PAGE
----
Salvation and the World

A new world is coming. Are you helping to bring it?

Such a Great Salvation (11)

For He has not put the world to come, of which we speak, in subjection to angels. 
Hebrews 2.5

The parched ground shall become a pool,
And the thirsty land springs of water;
In the habitation of jackals, where each lay,

There shall be grass with reeds and rushes.Isaiah 35.7

The world to come
The writer of Hebrews reminds his readers that a new world is coming, a world in which people who know the Lord, their eyes firmly fixed on Jesus and their lives increasingly conformed to His image, will take up the ancient mandate of God to bring an order of beauty, truth, and goodness to light in the land of the living (Heb. 2.5-9; cf. Ps. 27.13, 14).

The coming of this new world features in various places in the book of Isaiah. Once “the King in His beauty” (Is. 33.17) has begun to advance His rule on earth, change will occur everywhere – in creation, culture, societies, and nations. Isaiah envisioned waste places, impoverished and stricken nations, enfeebled and impeded individuals, and all manner of flora and fauna being quickened, renewed, healed, and restored as the reign of the King spreads according to the promises of God’s Word (Is. 34.16, 17). When God reveals His glory to His people, and brings His salvation to them (v. 4), even the land they inhabit will be transformed.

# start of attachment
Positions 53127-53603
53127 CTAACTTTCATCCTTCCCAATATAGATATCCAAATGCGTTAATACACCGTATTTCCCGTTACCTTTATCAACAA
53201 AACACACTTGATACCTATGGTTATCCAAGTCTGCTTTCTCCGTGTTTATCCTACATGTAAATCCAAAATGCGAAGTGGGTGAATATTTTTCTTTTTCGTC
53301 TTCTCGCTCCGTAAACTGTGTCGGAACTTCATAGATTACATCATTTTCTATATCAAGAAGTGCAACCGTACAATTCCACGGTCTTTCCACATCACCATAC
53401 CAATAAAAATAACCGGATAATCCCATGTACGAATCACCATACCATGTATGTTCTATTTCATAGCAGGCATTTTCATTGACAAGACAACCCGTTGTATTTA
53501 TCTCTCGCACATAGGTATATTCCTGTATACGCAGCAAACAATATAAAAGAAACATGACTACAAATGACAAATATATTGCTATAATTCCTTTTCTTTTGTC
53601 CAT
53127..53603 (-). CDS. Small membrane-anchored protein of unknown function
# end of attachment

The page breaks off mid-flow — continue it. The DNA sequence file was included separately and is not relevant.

God’s salvation is for the world, that it might not be barren, wasted, and unfruitful, though populated with people who are sick with sin in various ways; but that His goodness and fruitfulness might abound everywhere. God’s chosen and redeemed people are the instruments for this transformation, as they work to bring the full scope, power, and promise of God’s great salvation and Kingdom into those sectors of the world they occupy.

As the writer of Hebrews observed in those early days of our great salvation, we don’t yet see this new world fully in place. But it is coming. Jesus embodies it, and we who believe are being transformed in our souls and lives to refract His image in the world. And as we do, the great salvation of God, promised by Isaiah and others, begins the amazing work of making all things new.

Seeing the World as God’s